Frugal tips are like any other financial advice: Use what works for your situation, and ignore the rest.

Just make sure the tips you choose are worth it. You get only 24 hours in a day, but toilet paper goes on sale all the time.

More on MSN Money:

13Comments
Apr 9, 2012 9:06PM
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There are things that you can live without, be healthier for it, and save money.  I know people who make $10hr. that smoke, drink, have cable tv, and smartphones.  They can easily live without those things and have more money to save for better living conditions, get out of credit debt, or for fun.  Here are some frugal tricks:
*Designer clothes can be had at clubs like Costco, Sams, Ebay - for huge discounts
*Give up excess tobacco and alcohol- they are expensive and harmful to your wallet and body
*Cable tv- TV is paid for by commercials, which cable has too. You pay them to watch what should be free?  People watch too much TV as it is. Over the air TV is good, and free.
*at&t, verizon are making money hand over fist. Until people realize that there are better deals out there. Metro is much less per month, same 4g smartphone capabilities and unlimited everything.

Apr 6, 2012 11:04PM
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Doing without health insurance is like Russian Roulette.  July of 1998 I was stricken with pancreatitis & spent 6 months out of work.  During that time I had 3 different hospital stays & 2 surgeries.  The first stay was for 49 days, 38 in ICU.  The hospital stay ALONE was 238K.  Without health insurance, we would be paying the rest of our lives or filing bankruptcy.  If you can't afford health insurance, get a plan with a higher deductible.  Insurance is for catastrophic situations.  Was it worth it for me & my family?  You bet!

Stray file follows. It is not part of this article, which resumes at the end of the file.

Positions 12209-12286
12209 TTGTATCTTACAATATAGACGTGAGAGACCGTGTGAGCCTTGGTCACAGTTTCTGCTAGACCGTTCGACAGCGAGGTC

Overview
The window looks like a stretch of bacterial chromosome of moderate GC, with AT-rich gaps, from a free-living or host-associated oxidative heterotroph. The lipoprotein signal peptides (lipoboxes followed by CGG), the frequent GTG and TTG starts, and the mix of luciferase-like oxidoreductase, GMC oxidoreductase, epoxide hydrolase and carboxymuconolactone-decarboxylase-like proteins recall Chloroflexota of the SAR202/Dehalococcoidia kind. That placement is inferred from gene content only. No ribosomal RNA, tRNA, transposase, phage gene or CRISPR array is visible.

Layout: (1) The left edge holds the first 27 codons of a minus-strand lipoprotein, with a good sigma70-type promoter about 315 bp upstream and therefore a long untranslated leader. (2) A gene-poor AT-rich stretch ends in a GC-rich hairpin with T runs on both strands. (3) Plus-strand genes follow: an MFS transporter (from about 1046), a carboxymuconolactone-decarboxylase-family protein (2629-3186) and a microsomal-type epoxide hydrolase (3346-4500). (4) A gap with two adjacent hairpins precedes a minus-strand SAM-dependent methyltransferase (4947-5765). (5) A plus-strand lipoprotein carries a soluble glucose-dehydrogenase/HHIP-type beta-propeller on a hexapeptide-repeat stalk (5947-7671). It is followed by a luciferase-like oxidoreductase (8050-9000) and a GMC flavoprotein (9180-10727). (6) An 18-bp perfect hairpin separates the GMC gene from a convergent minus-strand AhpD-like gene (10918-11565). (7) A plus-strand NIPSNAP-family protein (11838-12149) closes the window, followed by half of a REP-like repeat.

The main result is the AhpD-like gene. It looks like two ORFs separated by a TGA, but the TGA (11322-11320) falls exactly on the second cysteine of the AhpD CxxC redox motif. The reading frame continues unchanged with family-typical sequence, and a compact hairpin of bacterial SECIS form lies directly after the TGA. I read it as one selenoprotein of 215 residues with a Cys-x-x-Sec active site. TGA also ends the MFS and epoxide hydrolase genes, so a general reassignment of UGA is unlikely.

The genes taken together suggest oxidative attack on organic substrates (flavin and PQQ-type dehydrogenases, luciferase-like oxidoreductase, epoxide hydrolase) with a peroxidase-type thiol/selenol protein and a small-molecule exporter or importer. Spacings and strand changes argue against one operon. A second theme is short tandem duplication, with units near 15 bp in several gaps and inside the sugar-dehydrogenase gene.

Mar 24, 2012 4:47PM
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@Sarah: I like that rule. If I wouldn't wear it, I shouldn't expect anyone else to, either.
Those really beat-up duds are good for play clothes if your kids like to get down and dirty. But I wouldn't make my kid wear, say, lime-green socks with Christmas trees on them just because I found them for a dime on the clearance table.
Thanks for reading, and for leaving a comment.

Mar 24, 2012 4:45PM
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@Sue Joy: While house-sitting for a friend in Alaska last summer I found a bunch of TP being remaindered at Walgreens. Why it was remaindered just puzzles me; it's not as though the stuff goes bad. But of course I bought every package they had, probably 15 in all, because it was all marked at 99 cents -- even the double-roll packs. I left some with my hostess and gave the rest to a relative up there. Things are expensive in Alaska due to shipping, and normally that double-roll TP would have cost three times what I paid.
Some of it was Quilted Northern triple-ply. I'd never used that kind before, and I'd have to agree with you:  I can't figure out what difference it makes. Maybe three-ply tissue is a marketing issue.
Thanks for reading, and for leaving a comment.

Mar 22, 2012 5:20PM